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Checker, please


Notice to Walmart shoppers, I think I have experienced the future of the retail giant’s customers. I also predict that there are those who will not be so excited.

In fact, an ironic social media meme likely expressed the sentiment of many buyers of Wallyworld that the company owed it to him for putting him to work as an “untrained auditor.”

After collecting items in Branson’s Walmart Supercenter the other day, I searched in vain for a queue with less than five customers waiting. I didn’t even see a single line because there wasn’t a single pawn to see.

Call me spoiled, but I have become conditioned (by Walmart itself) to have a smiling cashier who makes a living by handling the transfer of my money to the public company account.

What I found in their place that day was at least 17 self-service checkouts and a dozen people waiting in a single line to acquire an open machine and pay to the world’s largest company. what we owed him.

Although the self-serve line moved a little faster than expected, it was hard to spot a smile among shoppers.

The experience also made me wonder how many jobs will be lost by this transition to electronic beeps and an impersonal recorded shipment from the machine that repeats, “Thanks for shopping at Walmart!” “

I also couldn’t help but wonder how many customers in the future might choose a shopping experience elsewhere that still includes cashiers. I noticed that Harrison’s competitor Dollar General Stores was closed for several days to be completely renovated to offer more merchandise.

I asked an employee in a yellow vest on the way out if her store’s self-service approach represented the future of Walmart. She smiled as she said, “I sure hope not.

Still, I won’t be surprised (if not already on the drawing board in a Walmart conference room) to see the stores of the future serve primarily as merchandise and grocery transfer hubs. We will order online or by app to be delivered to waiting vehicles or perhaps to our homes.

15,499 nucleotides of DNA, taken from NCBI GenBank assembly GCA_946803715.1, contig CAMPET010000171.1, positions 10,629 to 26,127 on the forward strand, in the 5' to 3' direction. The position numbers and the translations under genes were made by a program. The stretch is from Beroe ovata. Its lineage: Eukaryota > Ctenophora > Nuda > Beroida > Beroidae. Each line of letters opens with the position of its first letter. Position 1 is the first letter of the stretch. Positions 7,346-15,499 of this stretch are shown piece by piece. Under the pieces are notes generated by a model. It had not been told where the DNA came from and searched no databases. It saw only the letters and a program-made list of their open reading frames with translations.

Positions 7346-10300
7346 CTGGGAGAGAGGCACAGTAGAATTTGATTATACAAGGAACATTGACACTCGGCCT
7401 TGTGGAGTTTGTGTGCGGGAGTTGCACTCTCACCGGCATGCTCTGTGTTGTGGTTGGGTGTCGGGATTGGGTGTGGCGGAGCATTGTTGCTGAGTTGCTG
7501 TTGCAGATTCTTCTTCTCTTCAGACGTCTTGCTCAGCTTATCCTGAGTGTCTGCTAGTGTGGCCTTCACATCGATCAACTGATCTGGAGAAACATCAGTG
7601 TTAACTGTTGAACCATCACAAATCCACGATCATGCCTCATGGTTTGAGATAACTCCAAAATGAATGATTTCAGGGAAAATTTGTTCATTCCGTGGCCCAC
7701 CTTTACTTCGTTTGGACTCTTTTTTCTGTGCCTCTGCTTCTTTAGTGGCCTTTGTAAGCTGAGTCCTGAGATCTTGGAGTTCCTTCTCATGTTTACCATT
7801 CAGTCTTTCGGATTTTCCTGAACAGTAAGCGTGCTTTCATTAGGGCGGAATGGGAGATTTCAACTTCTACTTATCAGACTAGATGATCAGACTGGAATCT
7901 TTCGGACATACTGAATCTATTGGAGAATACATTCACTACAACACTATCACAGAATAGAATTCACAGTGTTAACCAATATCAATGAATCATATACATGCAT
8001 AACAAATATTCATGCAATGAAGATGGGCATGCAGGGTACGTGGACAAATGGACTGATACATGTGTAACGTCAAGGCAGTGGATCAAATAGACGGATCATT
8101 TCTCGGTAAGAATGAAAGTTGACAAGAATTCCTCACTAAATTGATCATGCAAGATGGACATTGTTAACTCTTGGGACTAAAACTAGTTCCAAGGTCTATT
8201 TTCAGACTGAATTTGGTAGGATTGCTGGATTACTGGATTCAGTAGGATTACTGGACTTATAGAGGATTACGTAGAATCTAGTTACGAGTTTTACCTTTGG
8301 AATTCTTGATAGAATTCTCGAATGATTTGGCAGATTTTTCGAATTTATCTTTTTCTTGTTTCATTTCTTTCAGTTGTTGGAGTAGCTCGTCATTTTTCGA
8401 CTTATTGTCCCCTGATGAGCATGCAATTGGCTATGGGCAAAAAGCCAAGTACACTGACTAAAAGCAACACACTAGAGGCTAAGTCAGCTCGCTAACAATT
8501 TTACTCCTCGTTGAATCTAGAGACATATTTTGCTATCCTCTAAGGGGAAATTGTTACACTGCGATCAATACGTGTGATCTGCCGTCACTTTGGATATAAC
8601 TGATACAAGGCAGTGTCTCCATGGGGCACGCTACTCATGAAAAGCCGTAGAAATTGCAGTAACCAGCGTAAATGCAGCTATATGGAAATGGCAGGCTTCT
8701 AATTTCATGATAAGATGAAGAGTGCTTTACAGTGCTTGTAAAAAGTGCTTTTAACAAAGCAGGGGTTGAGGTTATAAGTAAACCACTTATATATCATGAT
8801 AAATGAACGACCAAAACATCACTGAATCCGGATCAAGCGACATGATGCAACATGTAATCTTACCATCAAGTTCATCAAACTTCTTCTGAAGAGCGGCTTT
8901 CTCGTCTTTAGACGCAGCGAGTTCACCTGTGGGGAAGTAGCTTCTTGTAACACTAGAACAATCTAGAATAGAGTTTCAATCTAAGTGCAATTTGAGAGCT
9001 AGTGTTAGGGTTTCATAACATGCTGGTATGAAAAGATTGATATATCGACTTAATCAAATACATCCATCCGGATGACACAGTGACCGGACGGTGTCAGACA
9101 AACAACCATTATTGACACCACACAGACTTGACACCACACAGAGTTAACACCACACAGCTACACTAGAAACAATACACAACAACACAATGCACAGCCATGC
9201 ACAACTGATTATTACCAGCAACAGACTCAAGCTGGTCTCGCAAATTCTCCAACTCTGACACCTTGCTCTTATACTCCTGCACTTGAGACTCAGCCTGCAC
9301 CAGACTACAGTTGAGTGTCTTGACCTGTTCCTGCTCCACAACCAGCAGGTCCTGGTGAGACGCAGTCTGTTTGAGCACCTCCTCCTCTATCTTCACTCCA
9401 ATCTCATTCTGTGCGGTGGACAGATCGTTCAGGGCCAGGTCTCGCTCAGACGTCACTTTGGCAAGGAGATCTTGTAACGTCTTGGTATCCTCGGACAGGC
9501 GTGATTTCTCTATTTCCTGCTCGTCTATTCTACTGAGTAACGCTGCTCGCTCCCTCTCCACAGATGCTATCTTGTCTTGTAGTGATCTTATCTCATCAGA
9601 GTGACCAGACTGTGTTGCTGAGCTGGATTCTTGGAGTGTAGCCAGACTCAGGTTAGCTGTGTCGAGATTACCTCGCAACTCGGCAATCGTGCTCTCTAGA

fast lane SUV

Speaking of obsolescence, I couldn’t believe it when Jeanetta told me that two friends with competing auto sales lots told me her SUVs are taking over the market, selling faster than cars. conventional and were the wave of the future. “They told me the cars would become obsolete,” she said.

There was no doubt in my mind that SUVs of all makes and models are as popular today as pickup trucks. But … surely no more than our beloved cars?

But the doubts started to swell as we were driving down the highway the other day.

Just for fun, we started noting the vehicles we saw coming and going. Our race count over a few kilometers looked like this: “SUV, SUV, pick-up, SUV, car, SUV, SUV, SUV, pick-up, car, SUV, SUV, SUV, crossover, car, pick-up, van.” Okay, that’s enough already! You get the picture.

There’s no heartbreaking revelation here, I guess. Still, that should be enough for esteemed readers who view a vehicle’s resale value as important and a point to consider when trade-in time fluctuates.

Wake up, Hollywood

We went to the movies last week for the first time in months. The new comfortable power recliners were perfect for lounging. The popcorn tasted even better than I remembered. Hooray.

Then came the movie. I’ve written before about Hollywood’s obsession with producing boring movies centered not on good acting and convincing writing (think “Shawshank Redemption”, https://www.nwaonline.com/news/ 2021 / jul / 06 / checker-please / “Dancing with the Wolves,” https://www.nwaonline.com/news/2021/jul/06/checker-please/ “Cape Fear,” https: // www. nwaonline.com/news/2021/jul/06 / checker-please / “Saving Private Ryan” etc.) but more violence, sex, and silly, uncreative special effects.

The car chase scenes, endless explosions, bedroom scenes, and obvious attempts at social engineering left us staring at each other without the need for words. We had enough after 30 minutes.

Upcoming attractions promoted the same ilk. None of them sounded the least interesting, unless you’re a fan of Marvel comics, loud noises, blood, and gore.

No one asked, but if they had, I would tell them that Hollywood will have to do a lot better if it hopes to turn people away from TV streaming services by providing films that are entertaining and creative enough to shell out at least $ 10. $ each to watch.

We enjoyed three compelling movies and two series this past weekend on Netflix and Amazon that put theater offerings to shame.

I am sure I am not alone. There were eight other people in the theater when we came out. One was sleeping.

Take one

I still have some of my “Rythms of Life from a Southern Journalist” CDs available for free, containing 14 timeless columns from the turn of the century (just kidding). I am asking $ 5 to cover the shipping costs. You can use it as a plastic disc for your dog if the contents leave you cold, or perhaps as a remedy for insomnia: 1002 West Bunn Ave., Harrison, Ark. 72601.

Now go out into the world and treat everyone you meet exactly the way you want them to treat you.

Mike Masterson is a longtime Arkansas reporter, was editor of three Arkansas dailies, and led the Masters of Journalism program at Ohio State University. Email him at [email protected]


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